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Published: March 25th 2014
From Cusco you pass into the Sacred Valley, the Inca's most beloved area. Cusco means navel, it was the centre of their world. The valley is often wide and flat with terraces built on the lower slopes and up the side valleys. It is now harvest time and the people are out in the fields helping each other bring in the harvest. We've only seen machinery up on the mountain heights where the fields are large and unterraced. We stopped Pisac for the markets and to see llamas and at Urubamba for lunch. In this are, the river is called Urubamba, but it changes it name many times before it empties into the Amazon.
At Ollantaytambo (get you tongue around that one), Inca ruins climb up the steep hillsides and here we see the most impressive stone work. The rocks are huge and fit perfectly like a jigsaw. Friday
We had a 4 hour trip with a local taxi driver, to the salt terraces of Maras and the Moray Inca ruins. We wound up the mountain side then down into a narrow valley on a single lane gravel track, the edge of the road
dropping away and us with no seat belts. Before we left he stopped for petrol, a lady came out from a house with a plastic bucket and poured it into a funnel attached to a rubber hose.
At the head of the valley a small salty spring has been diverted to shallow rectangular ponds built on terraces down one side of the valley. As the ponds evaporate, the salt is scraped into bags. After the Inca terraces that are built in rings in a basin. We took a very scenic route back to Ollantaytambo where we spent 2 nights. I was wondering how we'd cross back over the river as I'd only seen pedestrian suspension bridges. Silly me! You can also drive cars over them.
Back at the hotel as I’m removing my boots, I notice that the sole is coming off one of them. This is a disaster but there happens to be a shoe repair stall in the covered market near the village square. The guy is doing a roaring trade repairing and resoling shoes. He is very dour and solemnly sets to work restitching both boots by hand. Excellent work.
Our travel agent
rang us to say that the strikers in Puno had closed all travel in and out and we should book flights to La Paz from Cusco in case we couldn’t go there. They were supposed to end on Sunday which would allow us to go. But if they didn’t we should have plane tickets. We agreed that she should buy the tickets, but we still wanted to go if at all possible. Puno is the gateway to Lake Titicaca. We’d met a Dutch couple in our Cusco, travelling with the same travel company as us. When they came to Cusco from Lake Titicaca, they had to take a long detour by bus to get safely past the strikers. Saturday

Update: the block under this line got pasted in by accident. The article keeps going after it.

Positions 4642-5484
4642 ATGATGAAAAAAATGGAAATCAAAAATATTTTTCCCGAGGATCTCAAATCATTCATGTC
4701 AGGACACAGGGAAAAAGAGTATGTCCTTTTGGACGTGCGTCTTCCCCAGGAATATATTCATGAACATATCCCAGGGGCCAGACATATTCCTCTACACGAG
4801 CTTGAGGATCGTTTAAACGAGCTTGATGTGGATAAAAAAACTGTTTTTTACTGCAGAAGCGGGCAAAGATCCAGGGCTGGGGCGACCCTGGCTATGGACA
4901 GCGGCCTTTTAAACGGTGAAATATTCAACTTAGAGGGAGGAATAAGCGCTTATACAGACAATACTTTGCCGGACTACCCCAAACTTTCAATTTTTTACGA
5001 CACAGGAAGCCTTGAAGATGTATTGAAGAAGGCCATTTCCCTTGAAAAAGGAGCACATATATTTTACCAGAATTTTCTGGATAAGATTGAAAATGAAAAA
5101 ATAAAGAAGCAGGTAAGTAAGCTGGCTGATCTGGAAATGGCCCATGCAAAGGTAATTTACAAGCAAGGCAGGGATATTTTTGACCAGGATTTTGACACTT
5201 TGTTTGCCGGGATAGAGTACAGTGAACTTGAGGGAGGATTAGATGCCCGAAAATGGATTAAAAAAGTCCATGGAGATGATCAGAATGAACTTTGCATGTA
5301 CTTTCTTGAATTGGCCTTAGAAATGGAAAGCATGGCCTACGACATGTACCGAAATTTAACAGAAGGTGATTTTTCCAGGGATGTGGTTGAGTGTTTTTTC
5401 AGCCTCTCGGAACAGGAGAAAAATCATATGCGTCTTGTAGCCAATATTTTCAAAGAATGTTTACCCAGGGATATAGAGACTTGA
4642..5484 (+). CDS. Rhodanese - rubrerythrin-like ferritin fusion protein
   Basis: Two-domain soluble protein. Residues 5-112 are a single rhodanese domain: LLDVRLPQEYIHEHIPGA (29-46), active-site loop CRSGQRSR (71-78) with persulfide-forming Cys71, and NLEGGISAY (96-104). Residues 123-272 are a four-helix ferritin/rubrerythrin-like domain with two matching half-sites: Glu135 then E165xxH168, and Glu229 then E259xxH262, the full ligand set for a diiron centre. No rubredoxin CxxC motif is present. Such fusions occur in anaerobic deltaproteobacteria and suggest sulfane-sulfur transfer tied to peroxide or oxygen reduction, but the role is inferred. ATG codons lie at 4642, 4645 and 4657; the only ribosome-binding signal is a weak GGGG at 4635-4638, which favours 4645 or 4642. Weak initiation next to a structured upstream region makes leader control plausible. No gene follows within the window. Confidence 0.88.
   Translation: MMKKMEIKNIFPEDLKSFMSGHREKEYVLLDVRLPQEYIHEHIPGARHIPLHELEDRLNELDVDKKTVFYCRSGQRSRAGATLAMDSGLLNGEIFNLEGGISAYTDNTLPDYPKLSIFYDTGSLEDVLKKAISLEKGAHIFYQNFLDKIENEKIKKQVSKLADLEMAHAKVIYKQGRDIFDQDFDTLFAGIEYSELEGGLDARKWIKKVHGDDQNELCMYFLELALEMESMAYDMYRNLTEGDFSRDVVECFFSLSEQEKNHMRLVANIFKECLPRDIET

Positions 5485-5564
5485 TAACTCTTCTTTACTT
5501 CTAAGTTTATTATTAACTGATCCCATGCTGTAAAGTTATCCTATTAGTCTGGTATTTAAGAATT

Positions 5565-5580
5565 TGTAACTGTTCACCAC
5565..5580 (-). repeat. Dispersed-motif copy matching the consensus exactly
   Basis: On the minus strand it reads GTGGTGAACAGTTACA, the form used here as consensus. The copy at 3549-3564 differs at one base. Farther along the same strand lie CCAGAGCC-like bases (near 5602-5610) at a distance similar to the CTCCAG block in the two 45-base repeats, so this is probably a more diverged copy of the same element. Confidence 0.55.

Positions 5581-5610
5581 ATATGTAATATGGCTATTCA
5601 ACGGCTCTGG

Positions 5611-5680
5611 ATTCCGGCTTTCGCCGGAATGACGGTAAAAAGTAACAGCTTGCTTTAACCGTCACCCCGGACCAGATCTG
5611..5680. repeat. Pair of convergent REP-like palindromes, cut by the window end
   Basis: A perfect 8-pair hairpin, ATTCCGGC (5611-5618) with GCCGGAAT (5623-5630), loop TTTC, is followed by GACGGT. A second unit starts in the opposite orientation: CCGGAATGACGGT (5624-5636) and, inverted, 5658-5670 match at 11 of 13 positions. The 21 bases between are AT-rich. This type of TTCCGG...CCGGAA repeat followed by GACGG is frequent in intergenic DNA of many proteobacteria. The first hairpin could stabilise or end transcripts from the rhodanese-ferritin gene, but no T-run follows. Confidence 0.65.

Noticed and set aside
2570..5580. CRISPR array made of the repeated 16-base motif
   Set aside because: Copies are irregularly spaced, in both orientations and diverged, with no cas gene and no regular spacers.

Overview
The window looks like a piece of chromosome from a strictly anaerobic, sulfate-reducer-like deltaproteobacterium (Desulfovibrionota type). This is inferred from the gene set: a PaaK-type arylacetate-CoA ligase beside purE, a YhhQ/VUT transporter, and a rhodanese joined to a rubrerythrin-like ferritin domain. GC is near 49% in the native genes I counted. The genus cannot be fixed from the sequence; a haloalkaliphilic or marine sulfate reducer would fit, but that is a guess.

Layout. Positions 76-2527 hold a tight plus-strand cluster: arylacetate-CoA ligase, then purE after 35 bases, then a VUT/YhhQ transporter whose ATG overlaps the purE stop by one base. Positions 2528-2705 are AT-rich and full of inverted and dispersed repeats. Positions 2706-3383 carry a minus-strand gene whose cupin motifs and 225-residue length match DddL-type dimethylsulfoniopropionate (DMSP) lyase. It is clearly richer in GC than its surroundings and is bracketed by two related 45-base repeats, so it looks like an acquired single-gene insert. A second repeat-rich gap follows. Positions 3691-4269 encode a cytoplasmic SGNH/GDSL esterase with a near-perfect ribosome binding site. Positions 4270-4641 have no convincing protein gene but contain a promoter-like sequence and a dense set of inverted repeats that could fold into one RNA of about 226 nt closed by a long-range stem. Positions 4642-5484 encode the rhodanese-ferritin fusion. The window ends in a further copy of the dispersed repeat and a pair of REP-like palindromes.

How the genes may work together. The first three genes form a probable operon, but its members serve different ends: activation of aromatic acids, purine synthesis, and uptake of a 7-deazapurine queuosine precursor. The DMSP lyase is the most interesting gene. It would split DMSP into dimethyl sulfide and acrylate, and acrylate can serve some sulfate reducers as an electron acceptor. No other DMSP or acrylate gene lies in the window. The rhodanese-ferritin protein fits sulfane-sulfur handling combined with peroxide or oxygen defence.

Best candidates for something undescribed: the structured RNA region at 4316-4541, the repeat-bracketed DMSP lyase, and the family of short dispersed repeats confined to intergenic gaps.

Next day we took the train to Agua Calientes, the small half-finished village from where you travel to Machu Picchu. The station borders a very busy market crowded with people. Glancing around as we wondered where to go to find our hotel, Jill spotted her name on a card. Wow, someone was there to meet us. Our Dutch friends spent 2 hours scouring the village for their hotel. Sunday
We had a very early start to catch
the sunrise and beat the tourists and arrived at the viewing spot about 7am. The llamas co-operated and we got some great photos. In fact we got a lot of photos. The Dutch couple had planned to climb Huayna Picchu at 7am but numbers are restricted so they missed out. We later met up with them wandering around the ruins and went back up to the viewing spot with them.
Words really can’t describe this place. We were quite happy to sit for hours looking at the view but there was plenty to see up close and we found a section of Inca trail to walk on. By mid-morning the place is crawling with tourists but by then we’d seen nearly everything.
The road to the ruins is gravel and has a series of switch backs that pass a stair way that climbs straight up. Going back down in the bus I sat beside a young Australian of Peruvian descent who had gone up those stairs in the early morning to climb Huayna Picchu. He described how the path up Huayna Picchu is narrow and becomes indistinct near the top. He took a wrong turn and ended up
in a life threatening location, unwilling to go either up or down. He forced himself to go up and survived to tell the tale. On returning to Cusco, we heard that many people have fallen to their deaths from that mountain because the track is so unsafe (on average, one a year).
In the afternoon, we returned by train to Ollantaytambo and picked up our ride back to Cusco.
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